US & Canada

Yellowstone River closes indefinitely over deadly parasite

Dead whitefish float in the Yellowstone River near Emigrant, Montana. Image copyright AP
Image caption Officials blame the influx of dead fish on a contagious parasite

Montana officials have indefinitely closed the Yellowstone River over concerns of a deadly parasite that has killed thousands of fish.

A 183-mile-stretch (294km) of the river is closed to prevent infected fish from spreading to other waterways.

Wildlife workers are surveying the area to determine whether the parasite, which causes kidney disease, has infected other fish downstream.

State officials have said the closure could last for weeks or months.

The massive fish kills comes during the popular summer months, which draws tourists to the region for outdoor activities such as fishing and rafting.

The nearby Yellowstone National Park is also celebrating the 100th anniversary of the National Park Service on Thursday, but no closures are planned for inside the park.

More than 2,000 mountain whitefish have been found dead along the banks of the river, but officials estimate about 20,000 more whitefish are presumed to have been killed by the parasite.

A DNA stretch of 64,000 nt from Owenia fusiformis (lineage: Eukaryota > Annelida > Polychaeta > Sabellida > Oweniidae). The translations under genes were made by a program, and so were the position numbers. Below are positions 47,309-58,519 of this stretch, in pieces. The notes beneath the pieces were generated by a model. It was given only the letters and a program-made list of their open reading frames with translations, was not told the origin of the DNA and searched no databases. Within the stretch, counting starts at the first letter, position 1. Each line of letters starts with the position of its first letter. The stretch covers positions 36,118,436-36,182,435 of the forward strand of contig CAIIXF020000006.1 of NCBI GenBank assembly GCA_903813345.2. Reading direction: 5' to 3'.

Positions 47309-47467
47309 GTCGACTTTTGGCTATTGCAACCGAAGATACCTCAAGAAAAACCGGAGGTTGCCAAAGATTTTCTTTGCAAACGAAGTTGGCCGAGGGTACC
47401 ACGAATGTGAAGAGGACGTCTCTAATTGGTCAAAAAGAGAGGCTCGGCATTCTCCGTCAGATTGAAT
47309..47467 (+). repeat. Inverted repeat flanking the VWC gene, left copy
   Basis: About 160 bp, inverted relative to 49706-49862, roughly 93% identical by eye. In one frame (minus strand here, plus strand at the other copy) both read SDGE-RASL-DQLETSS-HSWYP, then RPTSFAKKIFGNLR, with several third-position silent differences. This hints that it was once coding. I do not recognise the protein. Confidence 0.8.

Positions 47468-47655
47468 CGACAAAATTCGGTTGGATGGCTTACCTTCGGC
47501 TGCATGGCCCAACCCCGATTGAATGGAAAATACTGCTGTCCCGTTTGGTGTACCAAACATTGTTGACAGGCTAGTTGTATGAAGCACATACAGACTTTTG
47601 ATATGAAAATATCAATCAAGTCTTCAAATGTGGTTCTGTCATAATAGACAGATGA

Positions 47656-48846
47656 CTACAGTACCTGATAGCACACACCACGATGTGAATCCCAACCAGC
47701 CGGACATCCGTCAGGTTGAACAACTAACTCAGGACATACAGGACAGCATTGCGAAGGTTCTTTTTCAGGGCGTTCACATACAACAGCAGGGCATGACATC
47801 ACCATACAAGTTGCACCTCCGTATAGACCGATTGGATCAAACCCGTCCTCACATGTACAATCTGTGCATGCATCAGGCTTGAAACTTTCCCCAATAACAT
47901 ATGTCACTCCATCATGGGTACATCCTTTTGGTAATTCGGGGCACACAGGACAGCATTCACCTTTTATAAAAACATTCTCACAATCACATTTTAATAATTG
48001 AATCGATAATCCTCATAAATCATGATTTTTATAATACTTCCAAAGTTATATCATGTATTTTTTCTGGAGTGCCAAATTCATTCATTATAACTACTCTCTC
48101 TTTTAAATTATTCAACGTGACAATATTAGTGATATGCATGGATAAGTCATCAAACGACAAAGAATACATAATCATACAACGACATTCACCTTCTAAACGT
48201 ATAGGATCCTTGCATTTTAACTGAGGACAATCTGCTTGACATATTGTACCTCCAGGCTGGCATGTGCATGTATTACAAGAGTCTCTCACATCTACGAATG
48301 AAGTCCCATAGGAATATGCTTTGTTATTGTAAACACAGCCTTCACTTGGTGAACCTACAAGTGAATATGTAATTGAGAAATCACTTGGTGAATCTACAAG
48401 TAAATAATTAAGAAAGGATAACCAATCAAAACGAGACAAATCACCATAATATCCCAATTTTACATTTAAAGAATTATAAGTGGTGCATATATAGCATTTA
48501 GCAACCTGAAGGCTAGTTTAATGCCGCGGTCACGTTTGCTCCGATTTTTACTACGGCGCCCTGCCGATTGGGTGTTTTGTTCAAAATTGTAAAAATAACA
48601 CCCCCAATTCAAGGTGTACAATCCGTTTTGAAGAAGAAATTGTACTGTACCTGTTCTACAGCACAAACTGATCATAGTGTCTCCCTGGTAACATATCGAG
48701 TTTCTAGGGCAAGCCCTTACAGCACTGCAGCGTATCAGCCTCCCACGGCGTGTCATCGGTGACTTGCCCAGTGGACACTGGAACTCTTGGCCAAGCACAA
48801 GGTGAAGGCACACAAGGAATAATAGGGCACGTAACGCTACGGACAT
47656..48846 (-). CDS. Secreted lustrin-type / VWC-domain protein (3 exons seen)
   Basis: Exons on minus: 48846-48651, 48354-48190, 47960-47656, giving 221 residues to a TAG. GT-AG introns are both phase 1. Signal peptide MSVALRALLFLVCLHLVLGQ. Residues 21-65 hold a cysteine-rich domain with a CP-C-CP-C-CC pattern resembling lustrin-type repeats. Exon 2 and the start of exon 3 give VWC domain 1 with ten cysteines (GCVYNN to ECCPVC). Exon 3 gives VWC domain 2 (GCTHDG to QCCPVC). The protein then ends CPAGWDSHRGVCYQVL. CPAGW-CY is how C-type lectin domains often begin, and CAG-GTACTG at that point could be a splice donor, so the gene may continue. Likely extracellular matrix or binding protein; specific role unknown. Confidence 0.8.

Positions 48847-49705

Some rainbow trout, a highly sought after fish, have also been affected.

Image copyright AP
Image caption Wildlife officials are testing fish to see if the infection has spread downstream
Image copyright AP
Image caption More than 2,000 mountain whitefish have been found dead
Image copyright AP
Image caption Montana residents fear the closure will harm the state's massive outdoor tourism industry

Montana Fish, Wildlife and Parks officials have also closed several major tributaries while crew collect fish from the Shields, Boulder and Stillwater rivers to see if the infection has spread.

Though biologists have yet to identify the parasite, the problem has been exacerbated by warm water and lower river levels.

Governor Steve Bullock held a roundtable discussion south of Livingston on Tuesday to discuss concerns over the closure, calling it devastating to the state.

The outdoor industry brings more than 64,000 jobs to Montana and rakes in nearly $6bn annually, the governor has said.